You're a free-lance writer or consultant and you need some place to work. So you try to work at home. If you're lucky, you have your own office, away from the kids and other distractions.

If you're not so lucky, you're stuck working on the dining-room table for the few minutes a day when no one's around, the phone isn't ringing and you can forget about the household chores you should be doing.

But if you've found it impossible to work at home, there are some alternatives:

You can rent an office, with or without secretarial services. But for a prime downtown location, that can cost from $500 to more than $1,500 a month.

You can try to find extra office space, in a law office, for instance, or share a friend's office space.

You can apply for a study desk at the Library of Congress. There are 245 of them, mostly on the third floor of the main building in the stacks off the reading rooms. They're free, but there's a five-month waiting list.

You can try renting a room, basement or attic in a private home, or a garage, or arrange to work in someone's house or apartment during the day while that person is away at work.

You can try to find a small store that has extra space to lease, upstairs or in a storage area in the back.

Four years ago, Jean Levin was finding it difficult to do her education consulting work at home.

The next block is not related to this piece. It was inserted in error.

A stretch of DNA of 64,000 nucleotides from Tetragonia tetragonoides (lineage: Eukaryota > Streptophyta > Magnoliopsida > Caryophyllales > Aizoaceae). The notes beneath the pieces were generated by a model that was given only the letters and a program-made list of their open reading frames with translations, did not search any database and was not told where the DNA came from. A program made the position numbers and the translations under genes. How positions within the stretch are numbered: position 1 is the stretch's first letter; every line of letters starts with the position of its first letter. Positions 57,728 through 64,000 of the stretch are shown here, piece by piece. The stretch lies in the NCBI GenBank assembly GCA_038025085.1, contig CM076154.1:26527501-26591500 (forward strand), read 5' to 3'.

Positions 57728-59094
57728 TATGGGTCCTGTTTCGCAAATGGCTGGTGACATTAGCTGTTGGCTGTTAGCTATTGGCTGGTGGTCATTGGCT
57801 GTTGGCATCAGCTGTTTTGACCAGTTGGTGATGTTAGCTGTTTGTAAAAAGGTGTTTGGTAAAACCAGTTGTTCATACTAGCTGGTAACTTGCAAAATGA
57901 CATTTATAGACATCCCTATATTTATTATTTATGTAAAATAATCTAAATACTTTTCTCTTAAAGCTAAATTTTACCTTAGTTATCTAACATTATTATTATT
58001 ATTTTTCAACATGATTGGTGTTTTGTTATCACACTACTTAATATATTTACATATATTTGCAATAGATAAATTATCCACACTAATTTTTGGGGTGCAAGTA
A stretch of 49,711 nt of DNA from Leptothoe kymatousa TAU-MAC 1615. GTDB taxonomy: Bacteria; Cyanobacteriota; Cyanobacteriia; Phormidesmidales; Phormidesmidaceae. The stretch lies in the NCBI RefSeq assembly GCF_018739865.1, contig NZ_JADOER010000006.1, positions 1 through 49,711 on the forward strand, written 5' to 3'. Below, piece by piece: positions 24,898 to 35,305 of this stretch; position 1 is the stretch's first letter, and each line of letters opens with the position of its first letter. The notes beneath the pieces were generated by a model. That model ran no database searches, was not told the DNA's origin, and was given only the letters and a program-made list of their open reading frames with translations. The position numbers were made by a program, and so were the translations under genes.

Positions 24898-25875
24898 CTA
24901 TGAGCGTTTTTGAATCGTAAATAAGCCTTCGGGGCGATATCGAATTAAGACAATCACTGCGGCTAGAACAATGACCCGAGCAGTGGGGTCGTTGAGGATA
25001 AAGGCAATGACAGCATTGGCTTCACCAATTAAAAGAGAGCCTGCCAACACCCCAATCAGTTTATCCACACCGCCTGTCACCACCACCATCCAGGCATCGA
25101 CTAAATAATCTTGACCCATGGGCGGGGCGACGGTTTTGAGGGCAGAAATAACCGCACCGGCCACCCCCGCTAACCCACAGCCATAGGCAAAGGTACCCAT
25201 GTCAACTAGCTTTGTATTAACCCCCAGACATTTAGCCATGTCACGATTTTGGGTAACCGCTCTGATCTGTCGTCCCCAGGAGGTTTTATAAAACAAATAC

"Every time I made a call, my little boy would disconnect the telephone," she recalls. "I needed a place to work, and I thought a lot of other people out there needed what I needed."

She talked the idea over with friend Beverly Nadel and the two decided to establish a new kind of work place. They put up some money, secured a handful of investors, incorporated, did a lot of planning and hard work, and a year later opened The WorkPlace.

Located in a building at 18th and N Streets, near the Dupont Circle Metro and overlooking Connecticut Avenue, the WorkPlace is a large, cheerful office -- divided into 10 work spaces by colorful and flexible partitions -- that provides the full range of office services, including telephone answering, copying, secretarial and tape transcription.

The current group of 20 free-lance professionals leasing office space full- or part-time includes writers, lawyers, media specialists, researchers, consultants and a psychologist.

"Many of our clients could work at home if they wanted to," says Levin, who was formerly with the Brookings Institution and the National Academy of Public Administration. "But home can be either too noisy or too quiet. There's no interaction, no stimulation from other people, no feedback.

"It enchances your sense of professionalism to have your own office, your own place, and to have to pay for it is a good motivating factor."

"The centralized services we provide are harder to find if you open your own office," says Nadel. "Meeting people with similar interests is another benefit. Two writers who met here have collaborated on an article. We have several clients working in the field of education and there is a definite interchange, a passage of information."

Levin and the third WorkPlace director, Janet Steiger, are research associates for the National Academy of Public Administration project on Three Mile Island and share an office at The WorkPlace. Nadel is in charge of managing the business.

Monthly rates range basically (depending on services) from $140 for half-time use of semi-private space, to $370 for a full-time private office.

Currently, most of the spaces are rented part-time, while five clients rent their spaces full-time. In the last year, The WorkPlace -- 1302 18th St. NW (223-6274) -- has started making a profit and will be issuing dividends for the first time to its 10 investors.